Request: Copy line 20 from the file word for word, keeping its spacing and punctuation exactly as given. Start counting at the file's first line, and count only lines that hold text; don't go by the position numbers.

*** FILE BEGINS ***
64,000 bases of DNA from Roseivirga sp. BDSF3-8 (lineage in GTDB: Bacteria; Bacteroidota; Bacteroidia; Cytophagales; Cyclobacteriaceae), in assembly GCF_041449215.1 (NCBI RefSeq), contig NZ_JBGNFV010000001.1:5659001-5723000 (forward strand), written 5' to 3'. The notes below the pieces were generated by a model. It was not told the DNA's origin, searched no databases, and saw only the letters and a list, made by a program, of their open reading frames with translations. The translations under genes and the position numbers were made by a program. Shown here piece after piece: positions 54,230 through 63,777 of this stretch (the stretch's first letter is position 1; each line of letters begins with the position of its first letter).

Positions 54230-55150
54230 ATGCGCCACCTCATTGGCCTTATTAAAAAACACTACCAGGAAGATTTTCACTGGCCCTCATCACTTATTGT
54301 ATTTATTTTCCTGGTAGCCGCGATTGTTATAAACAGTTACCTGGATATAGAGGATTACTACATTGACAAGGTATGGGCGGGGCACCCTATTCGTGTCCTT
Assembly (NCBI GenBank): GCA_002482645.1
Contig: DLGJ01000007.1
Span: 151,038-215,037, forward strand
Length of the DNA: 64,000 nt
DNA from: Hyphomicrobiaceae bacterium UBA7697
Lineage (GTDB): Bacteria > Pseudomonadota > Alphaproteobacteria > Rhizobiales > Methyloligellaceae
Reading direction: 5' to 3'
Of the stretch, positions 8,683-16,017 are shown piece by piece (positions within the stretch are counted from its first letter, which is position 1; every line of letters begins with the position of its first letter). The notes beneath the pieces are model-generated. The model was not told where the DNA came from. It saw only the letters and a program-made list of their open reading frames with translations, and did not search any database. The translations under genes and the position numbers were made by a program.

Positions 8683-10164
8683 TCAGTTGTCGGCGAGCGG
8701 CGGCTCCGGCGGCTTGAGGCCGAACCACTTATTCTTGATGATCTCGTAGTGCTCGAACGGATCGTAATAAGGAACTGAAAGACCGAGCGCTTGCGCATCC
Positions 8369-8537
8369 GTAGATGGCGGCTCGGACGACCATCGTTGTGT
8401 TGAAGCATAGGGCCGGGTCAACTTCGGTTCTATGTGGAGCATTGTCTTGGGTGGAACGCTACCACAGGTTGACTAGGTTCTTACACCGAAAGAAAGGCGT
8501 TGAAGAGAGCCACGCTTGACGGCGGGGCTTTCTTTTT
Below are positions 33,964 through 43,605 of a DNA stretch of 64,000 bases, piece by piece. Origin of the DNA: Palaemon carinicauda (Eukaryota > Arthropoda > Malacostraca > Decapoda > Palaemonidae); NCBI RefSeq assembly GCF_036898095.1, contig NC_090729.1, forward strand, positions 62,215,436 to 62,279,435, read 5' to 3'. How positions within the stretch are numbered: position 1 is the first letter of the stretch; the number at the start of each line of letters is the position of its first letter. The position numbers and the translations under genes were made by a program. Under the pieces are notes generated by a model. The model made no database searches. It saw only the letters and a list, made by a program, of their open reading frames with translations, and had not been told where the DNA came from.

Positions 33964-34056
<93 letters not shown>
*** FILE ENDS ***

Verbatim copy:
Below are positions 33,964 through 43,605 of a DNA stretch of 64,000 bases, piece by piece. Origin of the DNA: Palaemon carinicauda (Eukaryota > Arthropoda > Malacostraca > Decapoda > Palaemonidae); NCBI RefSeq assembly GCF_036898095.1, contig NC_090729.1, forward strand, positions 62,215,436 to 62,279,435, read 5' to 3'. How positions within the stretch are numbered: position 1 is the first letter of the stretch; the number at the start of each line of letters is the position of its first letter. The position numbers and the translations under genes were made by a program. Under the pieces are notes generated by a model. The model made no database searches. It saw only the letters and a list, made by a program, of their open reading frames with translations, and had not been told where the DNA came from.